All samples were run on a Malvern Mastersizer 2000 laser diffraction grain size analyzer coupled to a Hydro 2000G. At the beginning of each measurement day, a tuff standard (TS2) with a known distribution between 1.0 and 16.0 μ (avg. 4.54 μ ± 0.07; n = 3,194) was measured twice and compared to past measurements to assess the equipment’s accuracy and repeatability. Thereafter, TS2 was run every 10 samples to verify analytical repeatability and stability and once at the end of the day’s analyses for a final assessment. TS2 results are compared to values obtained by measuring known Malvern standards as an additional measure of stability. The measurement principle used is the Mie Scattering principle. Sample measurement time was 30 s with 30,000 measurement snaps per single sample aliquot averaged per 10,000 snaps. The final three measurements (30,000 measurements/10,000 snaps = 3 time-averaged measurements) were compared for internal consistency per sample. All data are reported as volume percent and divided into 10 grain-size intervals as well as d(0.1), d(0.5), d(0.9), %clay, %silt, %sand, and mode.
The total percent sand data were standardized by subtracting the mean of the distribution (as calculated between 150 and 9,700 cal year BP) from each observation, and dividing the value by the standard deviation (as calculated between 150 and 9,700 cal year BP). The standardization process creates a mean of zero with deviations from the mean in units of standard deviation. The standardized data were also binned into 50-year intervals to assess multi-decadal- to centennial-scale variability. The anthropogenic interval (−53 to 150 cal year BP or AD 2003 to AD 1800 [0 cal years BP = AD 1950]) was not included in the standardization calculation because of the much higher-than-Holocene average, post-settlement sand values. From AD 1900 to AD 2003, the sand data were standardized using the AD 1900 to AD 2003 average and standard deviation. These modern data were binned into 10-year averages (e.g. AD 1910–1919, AD 1920–1929, etc.) for comparison to lake level, river discharge, and PDO data.
Meteorological indices and lake level data
Meteorological data were obtained from the National Climatic Data Center weather observation station records (lwf.ncdc.noaa.gov/oa/climate/stationlocator.html). Lake level data for Lake Elsinore were obtained from the United States Geological Survey, the Elsinore Valley Municipal Water District monitoring program (www.evmwd.com), and Berry et al. (1953). San Jacinto River discharge data were obtained from the USGS Water Data for the Nation website (nwis.waterdata.usgs.gov/nwis). PDO data were obtained from Mantua et al. (1997; [http://jisao.washington.edu/pdo/PDO.latest]). The PDO, lake level, and discharge data were binned into 10-year averages (e.g. AD 1910–1919, AD 1920–1929, etc.) so that their time intervals correspond to that of the typical sand datum. Intervals of missing lake level data were substituted with values interpolated between points of known data using a linear interpolation (i.e. AD 1998–1999, 1991, 1989–1984, 1972–1971, 1968, 1966, 1963–1960) based on the relationship between precipitation and the predictable lake level response in an arid environment. Binning the sand, PDO, discharge, and lake level data by mid-decade (i.e. AD 1905–1914) does not change the relationships between the various data.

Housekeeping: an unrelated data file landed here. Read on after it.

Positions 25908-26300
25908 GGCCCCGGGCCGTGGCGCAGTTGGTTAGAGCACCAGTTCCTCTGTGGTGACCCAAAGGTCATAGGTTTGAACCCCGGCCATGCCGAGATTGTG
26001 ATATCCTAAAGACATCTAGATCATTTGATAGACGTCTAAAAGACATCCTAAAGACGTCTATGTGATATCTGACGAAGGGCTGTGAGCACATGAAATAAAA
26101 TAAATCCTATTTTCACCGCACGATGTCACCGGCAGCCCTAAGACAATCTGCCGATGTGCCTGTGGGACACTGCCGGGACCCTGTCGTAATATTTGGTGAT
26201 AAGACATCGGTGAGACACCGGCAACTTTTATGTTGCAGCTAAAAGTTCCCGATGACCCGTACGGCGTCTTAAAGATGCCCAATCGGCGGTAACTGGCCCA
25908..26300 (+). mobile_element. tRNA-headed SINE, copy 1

Core LESS02-11ab and Core LEGC03-3 age-depth correlations
Depth (cm) Core LESS02-11aba
Depth (cm) Core LEGC03-3
cal year BP
Exotic pollen (Eucalyptus)
Exotic pollen (Erodium)
Core sedimentology and grain size
Development and assessment of a grain size PDO-related hydrological proxy
Inman and Jenkins (1999) examined the relationship between twentieth century climate along the central and southern Californian coasts and sediment flux in the region’s rivers. Their study revealed the strong positive coupling between periods of wet climate and enhanced river sediment flux. Conversely, dry climates reduce the flux of sediment in the region’s rivers. Cayan and Peterson (1989), Brito-Castillo et al. (2003), and Hanson et al. (2006) examined the relationship between patterns of atmospheric circulation and streamflow/precipitation in western North America. Their combined results indicate that higher streamflow is associated with preferred modes of atmospheric circulation. For the southwestern United States, this preferred mode is similar to the positive, or warm phase of the Pacific Decadal Oscillation (Cayan and Peterson 1989; Brito-Castillo et al. 2003; Hanson et al. 2006). Together, these results indicate that (1) wet/high streamflow years in Southern California are associated with a preferred (predictable?) mode of atmospheric circulation akin to the positive/warm phase of the PDO, and (2) wet/high streamflow years in Southern California result in higher river competence/capacity. Using these two results, we developed a general working hypothesis for our paper, which states that differences in grain size reflect changes in run-off dynamics as coupled to changes in atmospheric circulation (i.e. climate).